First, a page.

‘Then I’ll begin…’ It was the start of story-time on children’s hour when I was little, and we would all settle down to enjoy the story. For some reason it re-appeared in my memory this week, and prompted me to think about what being comfortable means.
It’s surprising at first when you look at its etymology: it means originally to be in your own strength. We think of being comfortable as being relaxed, at ease, rather than strong. And when you think about it some more, you realise that it is a form of strength that we don’t usually recognise or use, given us to help us to live our lives well.
So let’s explore it some more. When we feel physically comfortable, we are more likely to be in the flow mentally, and emotionally balanced. This is because the body reflects directly how we are feeling and cannot be controlled by our conscious mind; it shows us whether something is right or wrong for us by its reaction, if we choose to listen to it.
How useful is that!! I don’t have to try and work it out through my thinking: that mind that can argue the case for almost anything! I can just notice how my body is feeling, use a simple question to myself: ‘ Is my body comfortable with this?’
And if it isn’t, then we can use it to help us to improve the situation. If we know how our body feels when we are comfortable, then we can adjust ourselves physically until we get those feelings, and our emotions and our mind will automatically re-balance themselves, and we will easily think of an alternative way of handling the situation.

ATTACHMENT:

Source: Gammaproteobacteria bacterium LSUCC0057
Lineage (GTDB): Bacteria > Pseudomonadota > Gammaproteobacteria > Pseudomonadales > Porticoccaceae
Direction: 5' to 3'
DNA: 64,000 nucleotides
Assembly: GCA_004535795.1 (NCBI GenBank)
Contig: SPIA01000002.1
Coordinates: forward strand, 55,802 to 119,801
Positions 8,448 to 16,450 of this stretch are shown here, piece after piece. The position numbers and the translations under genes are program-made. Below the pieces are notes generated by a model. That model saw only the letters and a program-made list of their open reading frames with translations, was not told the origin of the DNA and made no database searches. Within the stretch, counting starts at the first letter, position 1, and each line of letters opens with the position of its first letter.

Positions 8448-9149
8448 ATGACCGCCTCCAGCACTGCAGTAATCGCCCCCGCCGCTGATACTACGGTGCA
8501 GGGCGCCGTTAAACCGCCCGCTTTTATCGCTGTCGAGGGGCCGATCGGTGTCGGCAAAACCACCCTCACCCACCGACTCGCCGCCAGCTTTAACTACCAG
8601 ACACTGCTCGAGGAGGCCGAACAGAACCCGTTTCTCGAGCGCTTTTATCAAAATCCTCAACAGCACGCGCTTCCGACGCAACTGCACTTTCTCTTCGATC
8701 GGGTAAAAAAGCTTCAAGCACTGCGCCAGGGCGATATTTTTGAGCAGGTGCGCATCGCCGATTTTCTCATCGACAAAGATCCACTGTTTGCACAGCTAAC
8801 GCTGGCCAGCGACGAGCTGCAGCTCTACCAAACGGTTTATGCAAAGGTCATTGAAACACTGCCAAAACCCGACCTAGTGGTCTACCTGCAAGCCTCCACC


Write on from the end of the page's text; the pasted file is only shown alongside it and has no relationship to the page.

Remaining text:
So begin by noticing when you are comfortable. What are you like physically – your shoulders, your belly, your breathing? And appreciate the effect that physical comfort has on your mental and emotional state.
Then notice when you slip out of comfort, and how different it feels physically. Begin with the simple everyday events that cause this slip: thinking about dinner tonight and not being in the mood to plan something to eat; the phone ringing when you are in the middle of something else; seeing 50 emails drop into your in-box in the morning. And just step away for a moment and get yourself physically comfortable again: now what are you going to do about it? By practising regaining your comfort on small things, you develop the habit of using being comfortable as a mechanism to reduce the stresses of life and to tap into your own ability to deal more constructively and imaginatively with the things that life throws at you.
We were born with this wondrous gift – let’s use it. Are you sitting comfortably? Now let’s begin!!